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The meaning of a news photograph depends on multiple levels of context as well as how each of us interpret its meaning. 

Photograhs can also be altered to create new interpretations or convey specific political messages. David King's book, The Commissar Vanishes (2014) details how Joseph Stalin used photographs and art to change how history was remembered and understood. One famous photo example shows how Leon Trotsky was airbrushed out of his position standing beside Vladmir Lenin during a November 7, 1919 anniversary celebration of the Russian Revolution. Go here to learn more about current deepfakes, fake profiles and political messaging in U.S. politics.

The following activities will provide you with an opportunity to act as a critical viewer of newspaper photographs and as a member of a newspaper design team who must decide what photographs to incorporate in a class newspaper.

Activity 1: Analyze Newspaper Photographs

Activity 2: Design a Class Newspaper with Photos and Images

Additional Resources

Connecting to the Standards

  • Massachusetts Civics & Government Standards
    • Explain the different functions of news articles, editorials, editorial cartoons, and “op-ed” commentaries. (Massachusetts Curriculum Framework for History and Social Studies) [8.T7.3]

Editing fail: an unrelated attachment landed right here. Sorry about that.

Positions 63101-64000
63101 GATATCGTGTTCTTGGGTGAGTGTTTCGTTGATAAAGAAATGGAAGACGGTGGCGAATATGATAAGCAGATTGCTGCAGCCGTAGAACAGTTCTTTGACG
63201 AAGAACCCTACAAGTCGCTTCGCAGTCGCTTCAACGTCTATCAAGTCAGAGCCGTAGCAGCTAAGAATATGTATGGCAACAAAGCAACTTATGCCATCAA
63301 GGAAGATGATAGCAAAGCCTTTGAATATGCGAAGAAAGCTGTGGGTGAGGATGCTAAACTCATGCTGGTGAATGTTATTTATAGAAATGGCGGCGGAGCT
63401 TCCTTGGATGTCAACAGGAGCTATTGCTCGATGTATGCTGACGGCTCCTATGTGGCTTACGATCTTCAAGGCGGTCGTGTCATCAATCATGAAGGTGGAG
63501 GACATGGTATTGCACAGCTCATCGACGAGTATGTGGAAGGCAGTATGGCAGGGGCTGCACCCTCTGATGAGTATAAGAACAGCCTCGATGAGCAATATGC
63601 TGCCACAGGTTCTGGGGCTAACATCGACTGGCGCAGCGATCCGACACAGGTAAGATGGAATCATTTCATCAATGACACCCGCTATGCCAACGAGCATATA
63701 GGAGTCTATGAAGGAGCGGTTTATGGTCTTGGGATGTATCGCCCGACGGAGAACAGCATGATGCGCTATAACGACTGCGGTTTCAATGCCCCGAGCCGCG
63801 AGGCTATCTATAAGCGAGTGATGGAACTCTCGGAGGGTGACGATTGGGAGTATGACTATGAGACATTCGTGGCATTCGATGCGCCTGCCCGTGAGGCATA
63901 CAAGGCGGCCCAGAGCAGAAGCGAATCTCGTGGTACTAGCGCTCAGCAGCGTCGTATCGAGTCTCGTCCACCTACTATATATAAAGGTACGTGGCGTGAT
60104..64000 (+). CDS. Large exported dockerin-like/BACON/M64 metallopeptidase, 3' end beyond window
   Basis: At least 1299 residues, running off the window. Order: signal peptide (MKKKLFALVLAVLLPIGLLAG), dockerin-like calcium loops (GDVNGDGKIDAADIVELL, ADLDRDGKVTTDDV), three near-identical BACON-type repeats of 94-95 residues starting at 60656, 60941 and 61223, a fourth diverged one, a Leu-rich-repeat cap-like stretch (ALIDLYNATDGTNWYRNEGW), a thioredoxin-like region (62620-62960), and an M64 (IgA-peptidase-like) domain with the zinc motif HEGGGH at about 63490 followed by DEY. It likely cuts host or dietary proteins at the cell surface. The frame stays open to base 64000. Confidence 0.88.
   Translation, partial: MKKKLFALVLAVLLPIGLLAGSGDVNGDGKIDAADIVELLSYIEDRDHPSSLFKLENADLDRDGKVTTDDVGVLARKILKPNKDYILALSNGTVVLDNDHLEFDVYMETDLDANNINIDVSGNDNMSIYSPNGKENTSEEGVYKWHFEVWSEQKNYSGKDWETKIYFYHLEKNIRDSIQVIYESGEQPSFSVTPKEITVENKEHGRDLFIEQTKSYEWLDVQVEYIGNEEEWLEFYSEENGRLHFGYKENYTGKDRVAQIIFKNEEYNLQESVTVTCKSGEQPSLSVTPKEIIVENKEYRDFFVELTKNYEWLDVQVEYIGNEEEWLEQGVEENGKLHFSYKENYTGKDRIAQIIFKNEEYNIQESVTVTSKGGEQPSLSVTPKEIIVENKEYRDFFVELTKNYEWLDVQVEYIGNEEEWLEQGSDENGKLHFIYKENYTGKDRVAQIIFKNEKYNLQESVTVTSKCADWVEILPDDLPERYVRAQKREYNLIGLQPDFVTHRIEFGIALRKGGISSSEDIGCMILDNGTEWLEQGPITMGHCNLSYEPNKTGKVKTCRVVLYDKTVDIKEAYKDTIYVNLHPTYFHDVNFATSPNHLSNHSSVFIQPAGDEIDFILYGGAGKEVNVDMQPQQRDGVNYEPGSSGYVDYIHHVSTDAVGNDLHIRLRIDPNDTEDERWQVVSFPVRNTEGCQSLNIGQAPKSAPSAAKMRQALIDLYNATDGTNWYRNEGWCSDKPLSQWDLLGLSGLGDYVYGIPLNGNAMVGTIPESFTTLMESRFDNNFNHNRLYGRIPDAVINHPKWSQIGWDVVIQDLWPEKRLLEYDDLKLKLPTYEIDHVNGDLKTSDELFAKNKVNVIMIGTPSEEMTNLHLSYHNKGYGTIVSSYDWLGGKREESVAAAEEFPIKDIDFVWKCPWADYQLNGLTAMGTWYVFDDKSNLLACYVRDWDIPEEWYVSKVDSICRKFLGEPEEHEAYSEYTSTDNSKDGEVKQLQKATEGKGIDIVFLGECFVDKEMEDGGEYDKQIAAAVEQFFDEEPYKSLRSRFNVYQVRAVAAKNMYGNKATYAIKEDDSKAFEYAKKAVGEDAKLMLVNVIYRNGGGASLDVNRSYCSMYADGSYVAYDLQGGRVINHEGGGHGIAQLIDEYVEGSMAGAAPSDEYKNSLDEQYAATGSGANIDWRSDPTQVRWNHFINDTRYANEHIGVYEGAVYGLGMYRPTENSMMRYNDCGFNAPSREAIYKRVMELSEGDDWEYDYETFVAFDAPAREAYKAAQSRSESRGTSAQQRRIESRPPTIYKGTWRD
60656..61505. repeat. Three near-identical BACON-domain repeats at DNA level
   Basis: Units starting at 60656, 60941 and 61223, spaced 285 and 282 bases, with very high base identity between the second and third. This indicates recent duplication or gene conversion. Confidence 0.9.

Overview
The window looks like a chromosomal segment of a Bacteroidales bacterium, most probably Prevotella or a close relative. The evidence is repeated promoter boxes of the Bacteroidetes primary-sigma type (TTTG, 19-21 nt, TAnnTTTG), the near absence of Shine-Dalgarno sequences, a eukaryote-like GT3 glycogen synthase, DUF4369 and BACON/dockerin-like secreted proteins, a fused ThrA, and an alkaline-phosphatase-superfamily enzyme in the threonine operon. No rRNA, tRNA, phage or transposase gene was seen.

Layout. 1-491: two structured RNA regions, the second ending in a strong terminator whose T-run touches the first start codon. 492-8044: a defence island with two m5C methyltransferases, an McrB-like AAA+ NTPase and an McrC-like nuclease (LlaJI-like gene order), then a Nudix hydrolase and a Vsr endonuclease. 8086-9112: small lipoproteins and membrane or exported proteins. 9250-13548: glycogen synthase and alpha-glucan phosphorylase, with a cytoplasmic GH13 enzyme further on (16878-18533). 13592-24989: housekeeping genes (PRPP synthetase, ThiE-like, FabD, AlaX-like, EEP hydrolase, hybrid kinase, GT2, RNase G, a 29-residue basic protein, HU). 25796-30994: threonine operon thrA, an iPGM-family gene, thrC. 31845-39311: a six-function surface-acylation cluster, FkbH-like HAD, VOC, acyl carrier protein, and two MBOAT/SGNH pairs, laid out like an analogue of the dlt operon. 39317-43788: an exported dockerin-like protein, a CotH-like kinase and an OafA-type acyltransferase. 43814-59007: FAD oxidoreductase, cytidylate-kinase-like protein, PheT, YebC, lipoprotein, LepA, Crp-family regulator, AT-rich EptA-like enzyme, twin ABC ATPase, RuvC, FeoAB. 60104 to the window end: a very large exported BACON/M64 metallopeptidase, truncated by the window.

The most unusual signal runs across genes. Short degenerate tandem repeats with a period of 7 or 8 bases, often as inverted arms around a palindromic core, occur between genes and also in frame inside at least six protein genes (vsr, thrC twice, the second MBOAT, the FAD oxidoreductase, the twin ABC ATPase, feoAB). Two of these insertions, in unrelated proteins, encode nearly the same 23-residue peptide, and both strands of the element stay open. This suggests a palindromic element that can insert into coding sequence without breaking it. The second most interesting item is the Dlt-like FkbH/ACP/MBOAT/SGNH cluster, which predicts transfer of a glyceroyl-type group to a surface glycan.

• ISTE Standards
    • Digital Citizen
      • 2c: Students demonstrate an understanding of and respect for the rights and obligations of using and sharing intellectual property.
    • Knowledge Constructor
      • 3a: Students plan and employ effective research strategies to locate information and other resources for their intellectual or creative pursuits.
      • 3b: Students evaluate the accuracy, perspective, credibility and relevance of information, media, data, or other resources.
    • Creative Communicator
      • 6a: Students choose the appropriate platforms and tools for meeting the desired objectives of their creation or communication. 
      • 6b: Students create original works or responsibly repurpose or remix digital resources into new creations.
      • 6d: Students publish or present content that customizes the message and medium for the intended audiences.
    • Global Collaborator
      • 7c. Students contribute constructively to project teams, assuming various roles and responsibilities to work effectively toward a common goal.
  • DLCS Standards
    • Ethics and Laws (CAS.b)
    • Interpersonal and Societal Impact (CAS.c)
    • Digital Tools (DTC.a)
    • Collaboration and Communication (DTC.b)
    • Research (DTC.c)
  • English Language Arts > History/Social Studies Common Core Standards
    • CCSS.ELA-LITERACY.RH.6-8.2
    • CCSS.ELA-LITERACY.RH.6-8.5
    • CCSS.ELA-LITERACY.RH.6-8.6
    • CCSS.ELA-LITERACY.RH.6-8.7
    • CCSS.ELA-LITERACY.RH.6-8.8
    • CCSS.ELA-LITERACY.RH.9-10.2
    • CCSS.ELA-LITERACY.RH.9-10.5
    • CCSS.ELA-LITERACY.RH.11-12.2
    • CCSS.ELA-LITERACY.RH.11-12.5
    • CCSS.ELA-LITERACY.RH.11-12.7